Albers School of Business and Economics has a reputation as one of the premier business schools in the Northwest. Both the undergraduate and graduate programs are consistently ranked among the best in the country. The 2009 U.S. News & World Report ranking of undergraduate business programs puts Albers in the top 30% of AACSB accredited schools and one of the top 50 private business schools in the U.S. Albers’s part-time MBA program has been recognized as one of the top 30 in the nation, according to the latest issue of U.S. News & World Report’s “America's Best Graduate Schools 2009.” The Executive Leadership Program was ranked by CRO Corporate Responsibility Officer magazine among the top 10 executive training programs in corporate responsibility. In addition, the Albers EDGE program (Education for Global Executives) was honored in 2008 as the only academic institution to receive the President’s "E" Award, which recognizes persons, firms, or organizations that contribute significantly in the effort to increase United States exports. [12]

Seattle University's Albers School of Business and Economics, started in 1945, was named after the Albers family. George and Eva Albers were generous donors to the university. Their daughter, Genevieve Albers, attended SU and continued the family's legacy of generosity to the school; she also sponsored a business forum, established an eponymous professorship, and donated funds to create scholarships. In 1967, the business school added an MBA program, which is now the largest nationally accredited evening program for working professionals in the Pacific Northwest. Both the Leadership Executive MBA Program and the part-time MBA Program are recognized among the Top 25 in their categories by "U.S. News & World Report's 2010 America's Best Graduate Schools." US News also ranks the Albers School among the top 10% of undergraduate business schools nationwide. The Albers School is accredited with the Association to Advance Collegiate Schools of Business AACSB.[13]

College of Arts and Sciences

The Seattle University College of Arts and Sciences in Seattle, Washington is the oldest undergraduate and graduate college affiliated with Seattle University, the Northwest's largest independent university. The College offers 33 undergraduate majors, 33 undergraduate minors, 7 graduate degrees, and 1 post-graduate certificate. In the College of Arts and Sciences, Seattle University's graduate program in psychology is notable as one of the few schools in the country to focus on existential phenomenology as a therapeutic method.[14]

Matteo Ricci College

The Matteo Ricci College was founded in 1973 and named after Italian Jesuit missionary, Matteo Ricci. The program allows high school students from Seattle Preparatory School and other area high schools to graduate with a bachelor's degree in humanities or teaching after as little as three years in high school and three years in college.[15]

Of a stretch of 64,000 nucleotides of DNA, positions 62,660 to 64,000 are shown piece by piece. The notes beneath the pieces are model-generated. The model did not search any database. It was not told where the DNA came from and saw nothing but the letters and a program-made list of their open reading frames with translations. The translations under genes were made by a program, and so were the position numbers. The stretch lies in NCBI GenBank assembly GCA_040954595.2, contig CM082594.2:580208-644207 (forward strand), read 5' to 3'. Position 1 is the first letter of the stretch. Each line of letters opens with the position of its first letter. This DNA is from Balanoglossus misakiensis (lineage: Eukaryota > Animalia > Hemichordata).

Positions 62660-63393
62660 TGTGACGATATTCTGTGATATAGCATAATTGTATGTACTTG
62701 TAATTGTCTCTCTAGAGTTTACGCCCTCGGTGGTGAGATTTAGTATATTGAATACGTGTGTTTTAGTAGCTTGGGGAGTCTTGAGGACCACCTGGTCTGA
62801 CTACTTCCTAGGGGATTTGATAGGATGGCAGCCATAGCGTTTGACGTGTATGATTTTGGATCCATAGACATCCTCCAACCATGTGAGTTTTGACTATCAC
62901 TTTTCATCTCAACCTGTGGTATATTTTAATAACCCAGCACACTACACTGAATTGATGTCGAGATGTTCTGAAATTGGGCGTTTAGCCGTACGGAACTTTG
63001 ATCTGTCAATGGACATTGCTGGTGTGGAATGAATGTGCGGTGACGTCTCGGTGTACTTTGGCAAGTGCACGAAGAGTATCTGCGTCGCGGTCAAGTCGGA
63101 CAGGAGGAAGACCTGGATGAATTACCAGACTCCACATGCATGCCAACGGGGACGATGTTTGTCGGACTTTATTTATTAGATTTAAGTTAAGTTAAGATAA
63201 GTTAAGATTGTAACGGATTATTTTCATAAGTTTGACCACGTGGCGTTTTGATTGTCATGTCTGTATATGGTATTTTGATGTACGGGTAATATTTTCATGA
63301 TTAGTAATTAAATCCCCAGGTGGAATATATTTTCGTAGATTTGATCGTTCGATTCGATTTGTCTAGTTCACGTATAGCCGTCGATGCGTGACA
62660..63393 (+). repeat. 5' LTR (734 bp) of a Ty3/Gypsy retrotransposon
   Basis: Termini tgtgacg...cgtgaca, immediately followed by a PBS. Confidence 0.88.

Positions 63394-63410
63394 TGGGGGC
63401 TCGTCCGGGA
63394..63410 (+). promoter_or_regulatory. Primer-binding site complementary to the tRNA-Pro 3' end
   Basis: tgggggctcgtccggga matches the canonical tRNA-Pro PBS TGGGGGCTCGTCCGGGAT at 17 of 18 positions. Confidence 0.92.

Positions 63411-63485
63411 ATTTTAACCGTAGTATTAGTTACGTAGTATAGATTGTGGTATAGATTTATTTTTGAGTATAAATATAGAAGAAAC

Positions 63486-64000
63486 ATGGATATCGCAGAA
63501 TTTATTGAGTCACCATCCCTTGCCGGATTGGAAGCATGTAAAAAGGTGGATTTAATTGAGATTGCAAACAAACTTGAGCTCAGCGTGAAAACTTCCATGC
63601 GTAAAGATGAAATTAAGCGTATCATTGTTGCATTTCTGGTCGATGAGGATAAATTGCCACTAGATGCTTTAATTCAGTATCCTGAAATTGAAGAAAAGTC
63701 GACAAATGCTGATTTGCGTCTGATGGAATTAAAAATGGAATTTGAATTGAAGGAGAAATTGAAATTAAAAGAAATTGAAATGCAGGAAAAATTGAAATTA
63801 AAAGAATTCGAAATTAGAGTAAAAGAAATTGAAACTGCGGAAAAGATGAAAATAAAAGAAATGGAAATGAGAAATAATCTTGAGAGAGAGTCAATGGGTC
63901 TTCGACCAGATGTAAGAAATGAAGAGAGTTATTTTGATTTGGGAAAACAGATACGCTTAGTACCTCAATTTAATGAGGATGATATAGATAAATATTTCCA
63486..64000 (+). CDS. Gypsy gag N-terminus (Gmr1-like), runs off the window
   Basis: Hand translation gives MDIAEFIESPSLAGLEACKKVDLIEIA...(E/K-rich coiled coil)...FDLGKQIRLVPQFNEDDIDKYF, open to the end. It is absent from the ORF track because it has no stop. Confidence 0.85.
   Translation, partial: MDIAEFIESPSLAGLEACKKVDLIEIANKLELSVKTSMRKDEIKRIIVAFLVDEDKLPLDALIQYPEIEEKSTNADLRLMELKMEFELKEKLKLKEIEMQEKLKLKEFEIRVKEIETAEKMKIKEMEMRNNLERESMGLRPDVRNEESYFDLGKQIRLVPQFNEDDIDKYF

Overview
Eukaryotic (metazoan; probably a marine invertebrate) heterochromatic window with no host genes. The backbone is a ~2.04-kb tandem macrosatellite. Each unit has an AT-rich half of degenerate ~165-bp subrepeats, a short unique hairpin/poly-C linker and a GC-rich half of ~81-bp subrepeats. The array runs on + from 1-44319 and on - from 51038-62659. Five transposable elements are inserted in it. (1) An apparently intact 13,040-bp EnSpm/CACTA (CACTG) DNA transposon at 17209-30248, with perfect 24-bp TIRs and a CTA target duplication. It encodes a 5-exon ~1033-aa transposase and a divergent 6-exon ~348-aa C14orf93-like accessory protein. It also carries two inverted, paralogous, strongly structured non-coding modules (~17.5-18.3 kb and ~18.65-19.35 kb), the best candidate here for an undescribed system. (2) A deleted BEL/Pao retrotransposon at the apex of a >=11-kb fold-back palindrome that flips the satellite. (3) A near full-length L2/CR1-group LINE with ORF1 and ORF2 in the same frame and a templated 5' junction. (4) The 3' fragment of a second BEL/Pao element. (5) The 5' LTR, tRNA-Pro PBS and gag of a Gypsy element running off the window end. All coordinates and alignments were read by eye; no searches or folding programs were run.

School of Law

The Seattle University School of Law is the largest and most diverse in the Pacific Northwest.[16] It is also one of three law schools in Washington state, the other two being the University of Washington School of Law and Gonzaga University School of Law. The School of Law was founded in 1972 as part of the University of Puget Sound (UPS) in Tacoma, Wash. In 1993, the University of Puget Sound and Seattle University agreed on a transfer of the law school to Seattle University; in August 1994 the transfer was completed, and the school physically moved to the Seattle University campus in 1999. The 2009 US News and World Report Law School rankings list the School of Law in the top 100 Law Schools in the nation. The school of law is home to the number one Legal Writing program in the nation.[17]

College of Nursing

Seattle University's College of Nursing will celebrate its 75th anniversary in 2010. It is housed in the completely renovated Garrand building, the site of the original Seattle College and the oldest building on campus. The 19,000 square foot "state of the art" Clinical Performance Lab is located in the James Tower a few blocks away from the main campus. Undergraduate and Graduate students use this lab to practice skills necessary for clinical nursing. The BSN program attracts students who begin as Freshmen as well as transfer students from community colleges and those with degrees from other universities. The MSN program welcomes registered nurses with Bachelor's degrees. The Advanced Practice Nursing Immersion program (MSN)offers an accelerated program for those with a Bachelors degree in another field. Specialties available in the MSN program are Family Nurse Practitioner, Psych-Mental Health Nurse Practitioner, Geriatric Nurse Practitioner and Advanced Community/Public Health Nursing.[18]

College of Education

Founded in 1935, the College of Education has a long and distinguished history of preparing ethical and reflective professionals. Programs offered include a Doctorate in Educational Leadership, Masters in Adult Education and Training, Counseling, Curriculum and Instruction, Educational Administration, Literacy for Special Needs, Master in Teaching, Master in Teaching with Special Education Endorsement, Special Education, Student Development Administration, and Teaching English to Students of Other Languages. Educational specialist degree programs include Educational Administration – Principal Preparation, School Psychology, and Special Education and Certificate programs offered include Superintendent, Principal, and Professional Development.